Oh dear, brace yourself for more 3D camcorders.
We have to admit, once again, we're heading into another CES with pretty low expectations when it comes to anything significantly new or different in camcorders.
Thankfully, we seem to have already reached ludicrous maximus on camera zoom, so while we'll probably see longer lenses than last year's at many price points, we don't think we'll hear claims of even longer ones for the current longest models.
But replacing the long lens claims, the most hyped feature we'll probably see is more 3D, thanks to some companies wanting to shift more of their own 3D TVs — we're looking at you Sony, Panasonic and Samsung. We're reserving judgment on 3D's prospects in consumer models over the long run. Right now, though, and likely through the next generation of models, it still feels like more of a gimmick than a must-have feature.
Will we see any models with large sensors and interchangeable lenses like the Sony NEX-VG10 and Panasonic AG-AF100 at this year's show? We're inclined to think not. Those two have barely shipped and Canon's the only major manufacturer left who we'd expect to have one, and CES usually isn't where Canon likes to make its splash.
Standard definition stubbornly hangs on like not-dead-yet guy in Monty Python and the Holy Grail. We were ready for it to disappear last year, but SD models remain popular enough for manufacturers to keep rolling them out. Thanks to their aggressive pricing, they're far more popular in the shops than they are on CNET Australia.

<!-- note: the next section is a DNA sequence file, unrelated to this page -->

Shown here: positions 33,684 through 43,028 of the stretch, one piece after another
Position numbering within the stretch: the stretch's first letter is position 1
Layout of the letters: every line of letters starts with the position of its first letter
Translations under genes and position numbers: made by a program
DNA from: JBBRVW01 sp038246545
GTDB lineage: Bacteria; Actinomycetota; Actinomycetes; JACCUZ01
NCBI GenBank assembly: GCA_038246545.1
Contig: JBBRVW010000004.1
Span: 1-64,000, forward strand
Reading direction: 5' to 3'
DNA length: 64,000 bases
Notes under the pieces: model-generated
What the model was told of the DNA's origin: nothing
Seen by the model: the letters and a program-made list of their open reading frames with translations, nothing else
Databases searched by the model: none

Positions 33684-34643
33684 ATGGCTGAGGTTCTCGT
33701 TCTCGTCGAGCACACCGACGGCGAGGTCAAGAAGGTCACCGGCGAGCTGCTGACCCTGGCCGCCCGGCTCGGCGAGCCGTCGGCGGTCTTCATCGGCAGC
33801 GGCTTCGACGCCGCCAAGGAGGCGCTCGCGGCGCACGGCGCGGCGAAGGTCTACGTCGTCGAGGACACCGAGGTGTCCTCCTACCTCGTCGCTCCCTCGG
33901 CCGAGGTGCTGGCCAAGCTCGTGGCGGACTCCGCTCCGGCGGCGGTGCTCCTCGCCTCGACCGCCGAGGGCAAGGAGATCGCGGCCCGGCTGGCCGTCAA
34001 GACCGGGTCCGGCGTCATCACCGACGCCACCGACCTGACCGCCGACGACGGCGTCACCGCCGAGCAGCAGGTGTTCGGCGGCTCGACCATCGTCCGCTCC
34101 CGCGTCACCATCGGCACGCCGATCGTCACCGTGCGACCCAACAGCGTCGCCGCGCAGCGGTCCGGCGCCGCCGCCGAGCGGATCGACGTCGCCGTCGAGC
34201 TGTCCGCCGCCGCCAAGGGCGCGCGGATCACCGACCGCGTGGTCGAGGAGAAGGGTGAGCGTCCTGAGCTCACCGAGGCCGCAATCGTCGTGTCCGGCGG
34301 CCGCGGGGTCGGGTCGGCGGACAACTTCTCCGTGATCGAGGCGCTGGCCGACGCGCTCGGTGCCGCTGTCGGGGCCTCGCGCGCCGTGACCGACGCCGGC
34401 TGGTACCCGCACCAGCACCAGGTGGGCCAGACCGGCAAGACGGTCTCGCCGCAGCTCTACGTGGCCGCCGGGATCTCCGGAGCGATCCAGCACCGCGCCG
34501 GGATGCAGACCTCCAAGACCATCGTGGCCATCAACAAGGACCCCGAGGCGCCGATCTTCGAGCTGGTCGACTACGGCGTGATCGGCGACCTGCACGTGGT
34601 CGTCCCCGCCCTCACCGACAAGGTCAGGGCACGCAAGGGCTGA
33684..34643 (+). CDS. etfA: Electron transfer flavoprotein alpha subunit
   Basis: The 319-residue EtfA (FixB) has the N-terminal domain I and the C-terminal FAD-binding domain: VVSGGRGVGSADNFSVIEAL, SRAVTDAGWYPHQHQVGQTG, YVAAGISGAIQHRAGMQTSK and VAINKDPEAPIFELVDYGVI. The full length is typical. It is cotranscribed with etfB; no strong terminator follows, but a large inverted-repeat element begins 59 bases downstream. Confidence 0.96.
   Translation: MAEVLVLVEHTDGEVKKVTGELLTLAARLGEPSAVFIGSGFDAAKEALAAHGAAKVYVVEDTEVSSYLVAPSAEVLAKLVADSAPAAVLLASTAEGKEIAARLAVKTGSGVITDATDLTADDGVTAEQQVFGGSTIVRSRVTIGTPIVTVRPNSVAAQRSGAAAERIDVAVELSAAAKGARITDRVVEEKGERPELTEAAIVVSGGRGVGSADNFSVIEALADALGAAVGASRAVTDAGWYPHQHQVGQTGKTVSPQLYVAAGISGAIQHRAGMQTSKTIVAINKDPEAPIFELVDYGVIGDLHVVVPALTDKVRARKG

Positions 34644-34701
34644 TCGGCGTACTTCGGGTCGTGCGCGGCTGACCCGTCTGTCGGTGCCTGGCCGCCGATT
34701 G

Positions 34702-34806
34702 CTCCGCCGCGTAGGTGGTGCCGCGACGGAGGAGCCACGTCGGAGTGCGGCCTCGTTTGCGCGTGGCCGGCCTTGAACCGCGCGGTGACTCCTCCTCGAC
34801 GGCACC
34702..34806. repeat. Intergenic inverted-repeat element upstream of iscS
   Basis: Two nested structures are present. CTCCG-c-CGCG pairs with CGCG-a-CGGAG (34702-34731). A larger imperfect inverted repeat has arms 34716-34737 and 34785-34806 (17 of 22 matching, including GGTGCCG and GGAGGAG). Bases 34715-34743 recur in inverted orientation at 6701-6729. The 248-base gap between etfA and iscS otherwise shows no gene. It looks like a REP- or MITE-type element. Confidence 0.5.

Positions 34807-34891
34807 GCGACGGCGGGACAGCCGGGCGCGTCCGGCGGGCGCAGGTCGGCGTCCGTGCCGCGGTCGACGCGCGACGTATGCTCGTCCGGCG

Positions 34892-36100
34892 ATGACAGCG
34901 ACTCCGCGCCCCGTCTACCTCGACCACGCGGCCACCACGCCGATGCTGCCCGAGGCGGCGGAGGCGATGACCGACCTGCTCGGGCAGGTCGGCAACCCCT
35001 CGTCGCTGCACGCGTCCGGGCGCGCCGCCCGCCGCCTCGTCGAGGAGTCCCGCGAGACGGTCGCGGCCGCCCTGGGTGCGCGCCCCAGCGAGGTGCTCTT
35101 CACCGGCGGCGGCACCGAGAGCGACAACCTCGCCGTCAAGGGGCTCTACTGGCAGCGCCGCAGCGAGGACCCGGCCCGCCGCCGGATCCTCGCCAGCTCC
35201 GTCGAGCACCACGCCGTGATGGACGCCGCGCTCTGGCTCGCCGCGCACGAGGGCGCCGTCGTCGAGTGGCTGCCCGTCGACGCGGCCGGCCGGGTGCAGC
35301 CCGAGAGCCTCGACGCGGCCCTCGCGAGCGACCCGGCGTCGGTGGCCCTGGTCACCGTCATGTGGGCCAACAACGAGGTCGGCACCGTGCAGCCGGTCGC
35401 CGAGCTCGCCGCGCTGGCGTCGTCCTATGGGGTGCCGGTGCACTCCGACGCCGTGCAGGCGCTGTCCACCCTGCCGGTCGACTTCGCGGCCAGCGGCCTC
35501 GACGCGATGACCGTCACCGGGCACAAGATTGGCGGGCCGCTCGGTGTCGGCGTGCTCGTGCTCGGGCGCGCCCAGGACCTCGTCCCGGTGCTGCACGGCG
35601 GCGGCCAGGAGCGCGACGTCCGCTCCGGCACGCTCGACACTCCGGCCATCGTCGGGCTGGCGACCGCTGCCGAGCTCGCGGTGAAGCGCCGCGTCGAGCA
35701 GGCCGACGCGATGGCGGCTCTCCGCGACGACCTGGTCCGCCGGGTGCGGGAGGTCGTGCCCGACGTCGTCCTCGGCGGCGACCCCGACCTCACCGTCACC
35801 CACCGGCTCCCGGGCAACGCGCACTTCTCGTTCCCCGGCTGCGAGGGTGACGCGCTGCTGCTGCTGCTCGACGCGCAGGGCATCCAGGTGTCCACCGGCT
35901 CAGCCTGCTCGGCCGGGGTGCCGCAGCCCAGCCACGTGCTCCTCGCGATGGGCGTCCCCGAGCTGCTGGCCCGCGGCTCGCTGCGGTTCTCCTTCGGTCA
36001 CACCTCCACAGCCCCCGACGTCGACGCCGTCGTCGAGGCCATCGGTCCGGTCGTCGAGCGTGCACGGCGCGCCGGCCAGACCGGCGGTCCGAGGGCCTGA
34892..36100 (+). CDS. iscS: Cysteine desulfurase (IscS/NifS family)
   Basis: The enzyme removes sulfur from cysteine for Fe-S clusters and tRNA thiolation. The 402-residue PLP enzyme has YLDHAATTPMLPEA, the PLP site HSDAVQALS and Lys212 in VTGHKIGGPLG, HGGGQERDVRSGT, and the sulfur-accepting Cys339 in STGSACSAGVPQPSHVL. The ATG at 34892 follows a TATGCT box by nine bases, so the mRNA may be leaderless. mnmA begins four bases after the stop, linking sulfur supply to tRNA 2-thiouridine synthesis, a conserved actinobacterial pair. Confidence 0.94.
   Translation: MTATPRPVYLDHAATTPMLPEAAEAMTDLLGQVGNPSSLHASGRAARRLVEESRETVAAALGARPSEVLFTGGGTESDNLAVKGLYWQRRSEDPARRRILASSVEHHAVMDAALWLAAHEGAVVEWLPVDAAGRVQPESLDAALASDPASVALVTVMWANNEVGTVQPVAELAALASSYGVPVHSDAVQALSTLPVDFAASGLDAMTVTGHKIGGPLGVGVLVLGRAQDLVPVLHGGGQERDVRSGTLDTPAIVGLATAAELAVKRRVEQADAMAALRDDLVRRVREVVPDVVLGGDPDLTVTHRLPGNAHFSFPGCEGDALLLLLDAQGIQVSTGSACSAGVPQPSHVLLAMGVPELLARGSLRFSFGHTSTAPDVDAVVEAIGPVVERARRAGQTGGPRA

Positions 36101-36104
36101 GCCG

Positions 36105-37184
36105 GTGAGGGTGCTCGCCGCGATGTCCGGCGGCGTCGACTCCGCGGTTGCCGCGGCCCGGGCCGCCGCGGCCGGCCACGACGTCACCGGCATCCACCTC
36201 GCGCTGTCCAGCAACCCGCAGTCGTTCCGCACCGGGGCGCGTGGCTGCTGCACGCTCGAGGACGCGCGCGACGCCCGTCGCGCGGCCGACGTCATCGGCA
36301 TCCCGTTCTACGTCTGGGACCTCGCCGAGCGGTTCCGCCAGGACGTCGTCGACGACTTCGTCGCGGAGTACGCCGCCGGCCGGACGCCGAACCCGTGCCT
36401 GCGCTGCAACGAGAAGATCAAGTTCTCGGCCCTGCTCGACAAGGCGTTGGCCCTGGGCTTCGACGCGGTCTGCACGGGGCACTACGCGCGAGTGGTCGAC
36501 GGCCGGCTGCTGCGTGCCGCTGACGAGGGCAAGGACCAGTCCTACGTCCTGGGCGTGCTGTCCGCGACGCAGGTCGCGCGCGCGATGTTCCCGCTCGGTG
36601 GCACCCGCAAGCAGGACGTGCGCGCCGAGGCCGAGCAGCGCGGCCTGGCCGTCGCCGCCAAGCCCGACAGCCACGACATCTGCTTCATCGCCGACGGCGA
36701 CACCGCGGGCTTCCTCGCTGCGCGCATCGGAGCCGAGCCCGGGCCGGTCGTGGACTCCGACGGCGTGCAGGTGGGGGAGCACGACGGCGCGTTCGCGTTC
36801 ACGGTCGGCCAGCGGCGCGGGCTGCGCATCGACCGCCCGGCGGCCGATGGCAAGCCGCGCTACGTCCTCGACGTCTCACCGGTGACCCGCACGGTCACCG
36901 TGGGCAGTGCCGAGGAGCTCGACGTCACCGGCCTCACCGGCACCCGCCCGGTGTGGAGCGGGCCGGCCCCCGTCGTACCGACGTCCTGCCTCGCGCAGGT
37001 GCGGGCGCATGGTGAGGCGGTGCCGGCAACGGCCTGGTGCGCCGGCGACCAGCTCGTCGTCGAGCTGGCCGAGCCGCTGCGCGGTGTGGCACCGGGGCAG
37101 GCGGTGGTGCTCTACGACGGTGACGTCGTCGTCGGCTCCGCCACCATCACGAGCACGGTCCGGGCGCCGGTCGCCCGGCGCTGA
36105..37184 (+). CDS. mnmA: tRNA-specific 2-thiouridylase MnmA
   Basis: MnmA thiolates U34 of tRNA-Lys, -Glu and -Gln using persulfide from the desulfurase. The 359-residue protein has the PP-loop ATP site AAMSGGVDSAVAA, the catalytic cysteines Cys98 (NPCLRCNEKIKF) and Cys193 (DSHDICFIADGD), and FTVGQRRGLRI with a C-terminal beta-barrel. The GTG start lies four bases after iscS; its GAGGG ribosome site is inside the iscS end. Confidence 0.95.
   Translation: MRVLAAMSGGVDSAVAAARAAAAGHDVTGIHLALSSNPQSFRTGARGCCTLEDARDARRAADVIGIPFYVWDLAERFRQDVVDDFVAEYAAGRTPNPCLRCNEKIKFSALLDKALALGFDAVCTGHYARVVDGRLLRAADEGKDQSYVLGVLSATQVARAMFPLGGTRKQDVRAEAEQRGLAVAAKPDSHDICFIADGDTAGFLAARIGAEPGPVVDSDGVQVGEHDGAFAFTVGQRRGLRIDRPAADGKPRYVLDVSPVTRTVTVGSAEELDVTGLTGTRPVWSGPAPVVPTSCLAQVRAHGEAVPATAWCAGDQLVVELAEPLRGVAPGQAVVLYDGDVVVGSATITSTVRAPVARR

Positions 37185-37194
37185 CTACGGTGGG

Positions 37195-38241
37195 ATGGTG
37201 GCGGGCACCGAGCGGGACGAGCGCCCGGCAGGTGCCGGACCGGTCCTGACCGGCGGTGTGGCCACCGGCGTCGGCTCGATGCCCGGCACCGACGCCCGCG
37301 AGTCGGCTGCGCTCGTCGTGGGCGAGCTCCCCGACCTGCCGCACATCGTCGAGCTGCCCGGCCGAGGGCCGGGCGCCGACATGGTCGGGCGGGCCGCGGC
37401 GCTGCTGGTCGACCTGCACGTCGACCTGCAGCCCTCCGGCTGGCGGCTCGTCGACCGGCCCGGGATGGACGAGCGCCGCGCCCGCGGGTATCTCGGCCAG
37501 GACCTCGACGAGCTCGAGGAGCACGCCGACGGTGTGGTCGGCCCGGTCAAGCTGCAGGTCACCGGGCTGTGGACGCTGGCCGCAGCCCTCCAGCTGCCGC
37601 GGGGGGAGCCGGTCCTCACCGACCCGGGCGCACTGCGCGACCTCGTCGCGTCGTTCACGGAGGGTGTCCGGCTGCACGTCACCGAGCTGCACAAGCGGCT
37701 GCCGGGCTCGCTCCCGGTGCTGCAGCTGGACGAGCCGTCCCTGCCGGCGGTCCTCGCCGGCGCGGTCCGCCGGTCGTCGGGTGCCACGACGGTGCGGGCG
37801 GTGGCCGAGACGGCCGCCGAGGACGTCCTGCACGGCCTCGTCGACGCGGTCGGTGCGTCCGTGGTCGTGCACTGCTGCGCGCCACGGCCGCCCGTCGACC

We can't imagine prices of HD camcorders dropping much farther to eat into that market, though, so we'll likely see an expansion of features — such as longer lenses, more memory and improved automation — to try to upsell you out of standard def. Hopefully, there will be a quality improvement in the cheaper models as well. We can but dream.
As far as pocket camcorders, like the Flips, Kodak PlaySports and Sony Bloggies of this world, there's not a lot of wiggle room for improvement. There we imagine we'll see some slight redesigns and feature tweaks.
All that said, a boring CES for a given product category does not equate to bad products. As we've been saying for years, what consumer camcorders need in general is better video quality, especially in low light, and improved usability, at lower prices — none of which serves to attract crowd and media attention. We're hoping that subtlety wins in 2011.